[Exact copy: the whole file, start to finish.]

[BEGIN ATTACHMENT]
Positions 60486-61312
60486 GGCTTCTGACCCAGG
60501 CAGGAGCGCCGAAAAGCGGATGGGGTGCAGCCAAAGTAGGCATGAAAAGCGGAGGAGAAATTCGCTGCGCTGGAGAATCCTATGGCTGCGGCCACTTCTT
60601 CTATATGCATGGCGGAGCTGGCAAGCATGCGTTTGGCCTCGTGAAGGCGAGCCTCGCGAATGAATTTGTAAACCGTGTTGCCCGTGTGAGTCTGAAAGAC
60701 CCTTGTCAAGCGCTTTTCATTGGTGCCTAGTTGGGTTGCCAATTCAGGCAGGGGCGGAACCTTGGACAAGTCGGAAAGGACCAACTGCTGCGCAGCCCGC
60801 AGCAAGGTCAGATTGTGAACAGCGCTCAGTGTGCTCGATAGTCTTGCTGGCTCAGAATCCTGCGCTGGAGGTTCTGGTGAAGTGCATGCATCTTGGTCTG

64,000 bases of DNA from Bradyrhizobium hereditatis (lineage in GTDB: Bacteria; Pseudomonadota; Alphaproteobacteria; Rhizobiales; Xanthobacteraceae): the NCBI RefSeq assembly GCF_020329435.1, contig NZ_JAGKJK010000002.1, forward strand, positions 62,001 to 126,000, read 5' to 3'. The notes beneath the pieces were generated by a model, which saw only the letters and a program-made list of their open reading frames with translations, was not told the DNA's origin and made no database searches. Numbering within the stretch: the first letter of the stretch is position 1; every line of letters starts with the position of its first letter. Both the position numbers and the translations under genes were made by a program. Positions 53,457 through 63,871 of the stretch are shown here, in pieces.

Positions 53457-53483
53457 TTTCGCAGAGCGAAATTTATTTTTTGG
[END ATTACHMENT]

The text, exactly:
Positions 60486-61312
60486 GGCTTCTGACCCAGG
60501 CAGGAGCGCCGAAAAGCGGATGGGGTGCAGCCAAAGTAGGCATGAAAAGCGGAGGAGAAATTCGCTGCGCTGGAGAATCCTATGGCTGCGGCCACTTCTT
60601 CTATATGCATGGCGGAGCTGGCAAGCATGCGTTTGGCCTCGTGAAGGCGAGCCTCGCGAATGAATTTGTAAACCGTGTTGCCCGTGTGAGTCTGAAAGAC
60701 CCTTGTCAAGCGCTTTTCATTGGTGCCTAGTTGGGTTGCCAATTCAGGCAGGGGCGGAACCTTGGACAAGTCGGAAAGGACCAACTGCTGCGCAGCCCGC
60801 AGCAAGGTCAGATTGTGAACAGCGCTCAGTGTGCTCGATAGTCTTGCTGGCTCAGAATCCTGCGCTGGAGGTTCTGGTGAAGTGCATGCATCTTGGTCTG

64,000 bases of DNA from Bradyrhizobium hereditatis (lineage in GTDB: Bacteria; Pseudomonadota; Alphaproteobacteria; Rhizobiales; Xanthobacteraceae): the NCBI RefSeq assembly GCF_020329435.1, contig NZ_JAGKJK010000002.1, forward strand, positions 62,001 to 126,000, read 5' to 3'. The notes beneath the pieces were generated by a model, which saw only the letters and a program-made list of their open reading frames with translations, was not told the DNA's origin and made no database searches. Numbering within the stretch: the first letter of the stretch is position 1; every line of letters starts with the position of its first letter. Both the position numbers and the translations under genes were made by a program. Positions 53,457 through 63,871 of the stretch are shown here, in pieces.

Positions 53457-53483
53457 TTTCGCAGAGCGAAATTTATTTTTTGG